Growing plant shoots exhibit spontaneous oscillations that Darwin observed, and termed "circumnutations". Recently, they have received renewed attention for the design and optimal actuation of bioinspired robotic devices. We discuss a possible interpretation of these spontaneous oscillations as a Hopf-type bifurcation in a growing morphoelastic rod. Using a three-dimensional model and numerical simulations, we analyse the salient features of this flutter-like phenomenon (e.g. the characteristic period of the oscillations) and their dependence on the model details (in particular, the impact of choosing different growth models) finding that, overall, these features are robust with respect to changes in the details of the growth model adopted.

1 aAgostinelli, Daniele1 aNoselli, Giovanni1 aDeSimone, Antonio uhttps://doi.org/10.1098/rsta.2020.011601749nas a2200157 4500008004100000022001400041245010700055210006900162260003400231490000700265520118500272100002501457700002201482700002201504856006501526 2021 eng d a1664-462X00aNutations in plant shoots: Endogenous and exogenous factors in the presence of mechanical deformations0 aNutations in plant shoots Endogenous and exogenous factors in th bCold Spring Harbor Laboratory0 v123 aWe present a three-dimensional morphoelastic rod model capable to describe the morphogenesis of growing plant shoots driven by differential growth. We discuss the evolution laws for endogenous oscillators, straightening mechanisms, and reorientations to directional cues, such as gravitropic reactions governed by the avalanche dynamics of statoliths. We use this model to investigate the role of elastic deflections due to gravity loading in circumnutating plant shoots. We show that, in the absence of endogenous cues, pendular and circular oscillations arise as a critical length is attained, thus suggesting the occurrence of an instability triggered by exogenous factors. When also oscillations due to endogenous cues are present, their weight relative to those associated with the instability varies in time as the shoot length and other biomechanical properties change. Thanks to the simultaneous occurrence of these two oscillatory mechanisms, we are able to reproduce a variety of complex behaviors, including trochoid-like patterns, which evolve into circular orbits as the shoot length increases, and the amplitude of the exogenous oscillations becomes dominant.

1 aAgostinelli, Daniele1 aDeSimone, Antonio1 aNoselli, Giovanni uhttps://www.frontiersin.org/article/10.3389/fpls.2021.60800502026nas a2200205 4500008004100000022001400041245009500055210006900150300001100219520136500230653002001595653002401615653001701639653002101656100002501677700002701702700002201729700002201751856004701773 2019 eng d a0022-509600aNutations in growing plant shoots: The role of elastic deformations due to gravity loading0 aNutations in growing plant shoots The role of elastic deformatio a1037023 aThe effect of elastic deformations induced by gravity loading on the active circumnutation movements of growing plant shoots is investigated. We consider first a discrete model (a gravitropic spring-pendulum system) and then a continuous rod model which is analyzed both analytically (under the assumption of small deformations) and numerically (in the large deformation regime). We find that, for a choice of material parameters consistent with values reported in the available literature on plant shoots, rods of sufficient length may exhibit lateral oscillations of increasing amplitude, which eventually converge to limit cycles. This behavior strongly suggests the occurrence of a Hopf bifurcation, just as for the gravitropic spring-pendulum system, for which this result is rigorously established. At least in this restricted set of material parameters, our analysis supports a view of Darwin’s circumnutations as a biological analogue to structural systems exhibiting flutter instabilities, i.e., spontaneous oscillations away from equilibrium configurations driven by non-conservative loads. Here, in the context of nutation movements of growing plant shoots, the energy needed to sustain oscillations is continuously supplied to the system by the internal biochemical machinery presiding the capability of plants to maintain a vertical pose.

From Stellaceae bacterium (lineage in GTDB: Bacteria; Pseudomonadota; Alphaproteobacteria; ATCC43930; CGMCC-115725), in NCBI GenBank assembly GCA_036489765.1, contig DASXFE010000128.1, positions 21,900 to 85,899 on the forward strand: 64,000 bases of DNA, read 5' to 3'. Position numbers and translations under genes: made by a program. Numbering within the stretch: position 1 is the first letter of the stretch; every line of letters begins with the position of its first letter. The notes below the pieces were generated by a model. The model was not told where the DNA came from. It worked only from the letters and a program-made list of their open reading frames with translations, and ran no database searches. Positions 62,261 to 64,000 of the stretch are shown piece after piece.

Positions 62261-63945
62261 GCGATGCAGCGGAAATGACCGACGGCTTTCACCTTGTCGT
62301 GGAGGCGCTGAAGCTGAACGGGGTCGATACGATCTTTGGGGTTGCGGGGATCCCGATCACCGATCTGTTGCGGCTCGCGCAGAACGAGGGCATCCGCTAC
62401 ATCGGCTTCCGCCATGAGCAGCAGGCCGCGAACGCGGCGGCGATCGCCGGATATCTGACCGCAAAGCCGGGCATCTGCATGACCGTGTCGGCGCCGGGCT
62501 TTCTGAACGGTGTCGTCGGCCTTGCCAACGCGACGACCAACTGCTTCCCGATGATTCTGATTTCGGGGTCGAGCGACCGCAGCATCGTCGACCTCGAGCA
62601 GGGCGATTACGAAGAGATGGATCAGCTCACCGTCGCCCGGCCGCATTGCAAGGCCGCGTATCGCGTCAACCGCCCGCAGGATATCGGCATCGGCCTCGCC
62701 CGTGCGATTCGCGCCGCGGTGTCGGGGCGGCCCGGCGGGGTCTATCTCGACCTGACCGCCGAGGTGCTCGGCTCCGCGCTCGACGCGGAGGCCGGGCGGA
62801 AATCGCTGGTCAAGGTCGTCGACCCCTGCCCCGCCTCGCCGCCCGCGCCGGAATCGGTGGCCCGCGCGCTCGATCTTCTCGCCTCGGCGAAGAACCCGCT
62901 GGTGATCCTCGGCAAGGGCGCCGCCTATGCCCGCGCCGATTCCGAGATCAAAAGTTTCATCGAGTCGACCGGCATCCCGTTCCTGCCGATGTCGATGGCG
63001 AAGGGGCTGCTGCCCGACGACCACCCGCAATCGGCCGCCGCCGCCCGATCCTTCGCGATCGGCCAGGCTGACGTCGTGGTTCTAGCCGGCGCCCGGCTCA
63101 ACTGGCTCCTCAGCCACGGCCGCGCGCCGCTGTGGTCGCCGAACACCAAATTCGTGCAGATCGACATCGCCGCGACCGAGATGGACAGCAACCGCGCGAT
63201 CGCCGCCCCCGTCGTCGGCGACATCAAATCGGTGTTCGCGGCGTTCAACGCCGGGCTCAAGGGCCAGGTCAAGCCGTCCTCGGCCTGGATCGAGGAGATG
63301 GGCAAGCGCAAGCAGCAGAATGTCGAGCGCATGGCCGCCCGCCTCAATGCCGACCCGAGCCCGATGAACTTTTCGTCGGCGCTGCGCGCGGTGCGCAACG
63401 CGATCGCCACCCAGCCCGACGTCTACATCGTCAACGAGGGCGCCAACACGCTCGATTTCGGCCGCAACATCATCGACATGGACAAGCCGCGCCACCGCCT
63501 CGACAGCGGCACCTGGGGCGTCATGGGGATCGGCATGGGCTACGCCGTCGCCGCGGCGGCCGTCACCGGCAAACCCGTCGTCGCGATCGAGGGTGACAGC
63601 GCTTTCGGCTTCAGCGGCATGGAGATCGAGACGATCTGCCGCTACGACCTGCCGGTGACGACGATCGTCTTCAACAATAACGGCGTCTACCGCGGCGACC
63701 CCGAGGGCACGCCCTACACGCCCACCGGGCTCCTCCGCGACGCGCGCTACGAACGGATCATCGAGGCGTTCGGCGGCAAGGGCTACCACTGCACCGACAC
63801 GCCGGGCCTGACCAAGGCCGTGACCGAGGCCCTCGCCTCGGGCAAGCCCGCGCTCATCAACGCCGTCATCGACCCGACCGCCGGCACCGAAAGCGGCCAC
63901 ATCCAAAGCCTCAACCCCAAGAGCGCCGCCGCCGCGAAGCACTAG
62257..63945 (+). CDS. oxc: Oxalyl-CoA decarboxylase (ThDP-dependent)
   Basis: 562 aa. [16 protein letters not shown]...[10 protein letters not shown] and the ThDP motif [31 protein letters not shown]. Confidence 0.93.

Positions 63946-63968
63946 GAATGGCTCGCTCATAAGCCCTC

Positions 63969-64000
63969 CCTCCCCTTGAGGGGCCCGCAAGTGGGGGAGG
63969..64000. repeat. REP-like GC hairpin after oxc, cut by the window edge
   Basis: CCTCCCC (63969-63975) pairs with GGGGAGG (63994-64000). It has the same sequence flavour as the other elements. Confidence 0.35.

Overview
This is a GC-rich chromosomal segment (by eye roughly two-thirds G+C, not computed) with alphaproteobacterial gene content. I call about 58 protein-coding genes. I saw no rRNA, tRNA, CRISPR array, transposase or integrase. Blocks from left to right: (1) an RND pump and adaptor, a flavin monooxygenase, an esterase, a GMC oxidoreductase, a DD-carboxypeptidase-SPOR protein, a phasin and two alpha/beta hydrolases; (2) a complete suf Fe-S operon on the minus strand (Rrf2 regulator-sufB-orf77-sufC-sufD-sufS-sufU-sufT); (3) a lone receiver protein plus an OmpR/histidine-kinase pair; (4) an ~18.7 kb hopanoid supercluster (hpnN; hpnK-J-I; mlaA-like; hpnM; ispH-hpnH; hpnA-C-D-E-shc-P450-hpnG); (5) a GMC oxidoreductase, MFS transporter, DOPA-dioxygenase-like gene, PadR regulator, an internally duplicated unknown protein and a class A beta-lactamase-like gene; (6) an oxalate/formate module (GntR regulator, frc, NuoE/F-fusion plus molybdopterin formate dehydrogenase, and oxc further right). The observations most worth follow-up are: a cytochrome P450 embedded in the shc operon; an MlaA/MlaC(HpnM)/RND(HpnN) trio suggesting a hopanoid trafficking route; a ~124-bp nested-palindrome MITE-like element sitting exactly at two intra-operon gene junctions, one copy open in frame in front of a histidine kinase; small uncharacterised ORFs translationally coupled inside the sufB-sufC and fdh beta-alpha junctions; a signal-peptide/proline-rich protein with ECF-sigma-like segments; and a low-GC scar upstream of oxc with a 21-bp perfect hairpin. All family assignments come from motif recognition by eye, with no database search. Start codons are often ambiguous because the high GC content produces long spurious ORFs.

10aCircumnutations10aFlutter instability10aGravitropism10aHopf bifurcation1 aAgostinelli, Daniele1 aLucantonio, Alessandro1 aNoselli, Giovanni1 aDeSimone, Antonio uhttps://doi.org/10.1016/j.jmps.2019.10370200506nas a2200145 4500008004100000245009700041210006900138300001400207490000800221100001700229700001500246700002200261700002200283856005500305 2017 eng d00aA natural framework for isogeometric fluid-structure interaction based on BEM-shell coupling0 anatural framework for isogeometric fluidstructure interaction ba a522–5460 v3161 aHeltai, Luca1 aKiendl, J.1 aDeSimone, Antonio1 aReali, Alessandro uhttp://cdsads.u-strasbg.fr/abs/2017CMAME.316..522H02051nas a2200145 4500008004100000245007600041210006900117260001300186520158600199653002601785100001701811700001901828700002201847856003601869 2014 en d00aNonsingular Isogeometric Boundary Element Method for Stokes Flows in 3D0 aNonsingular Isogeometric Boundary Element Method for Stokes Flow bElsevier3 aIsogeometric analysis (IGA) is emerging as a technology bridging Computer Aided Geometric Design (CAGD), most commonly based on Non-Uniform Rational B-Splines (NURBS) surfaces, and engineering analysis. In finite element and boundary element isogeometric methods (FE-IGA and IGA-BEM), the NURBS basis functions that de- scribe the geometry define also the approximation spaces. In the FE-IGA approach, the surfaces generated by the CAGD tools need to be extended to volumetric descriptions, a major open problem in 3D. This additional passage can be avoided in principle when the partial differential equations to be solved admit a formulation in terms of bound- ary integral equations, leading to Boundary Element Isogeometric Analysis (IGA-BEM). The main advantages of such an approach are given by the dimensionality reduction of the problem (from volumetric-based to surface-based), by the fact that the interface with CAGD tools is direct, and by the possibility to treat exterior problems, where the computational domain is infinite. By contrast, these methods produce system matrices which are full, and require the integration of singular kernels. In this paper we address the second point and propose a nonsingular formulation of IGA-BEM for 3D Stokes flows, whose convergence is carefully tested numerically. Standard Gaussian quadrature rules suffice to integrate the boundary integral equations, and carefully chosen known exact solutions of the interior Stokes problem are used to correct the resulting matrices, extending the work by Klaseboer et al. [27] to IGA-BEM.10aIsogeometric Analysis1 aHeltai, Luca1 aArroyo, Marino1 aDeSimone, Antonio uhttp://hdl.handle.net/1963/632600977nas a2200145 4500008004300000245007900043210006900122260002100191520050000212653002100712100002300733700002200756700001700778856003600795 2011 en_Ud 00aNumerical Strategies for Stroke Optimization of Axisymmetric Microswimmers0 aNumerical Strategies for Stroke Optimization of Axisymmetric Mic bWorld Scientific3 aWe propose a computational method to solve optimal swimming problems, based on the boundary integral formulation of the hydrodynamic interaction between swimmer and surrounding fluid and direct constrained minimization of the energy consumed by the swimmer. We apply our method to axisymmetric model examples. We consider a classical model swimmer (the three-sphere swimmer of Golestanian et al.) as well as a novel axisymmetric swimmer inspired by the observation of biological micro-organisms.10aOptimal swimming1 aAlouges, François1 aDeSimone, Antonio1 aHeltai, Luca uhttp://hdl.handle.net/1963/365701154nas a2200121 4500008004300000245004500043210004300088520080300131100002200934700002400956700001600980856003600996 2007 en_Ud 00aA new model for contact angle hysteresis0 anew model for contact angle hysteresis3 aWe present a model which explains several experimental observations relating contact angle hysteresis with surface roughness. The model is based on the balance between released energy and dissipation, and it describes the stick-slip behavior of drops on a rough surface using ideas similar to those employed in dry friction, elasto-plasticity and fracture mechanics. The main results of our analysis are formulas giving the interval of stable contact angles as a function of the surface roughness. These formulas show that the difference between advancing and receding angles is much larger for a drop in complete contact with the substrate (Wenzel drop) than for one whose cavities are filled with air (Cassie-Baxter drop). This fact is used as the key tool to interpret the experimental evidence.1 aDeSimone, Antonio1 aGruenewald, Natalie1 aOtto, Felix uhttp://hdl.handle.net/1963/1848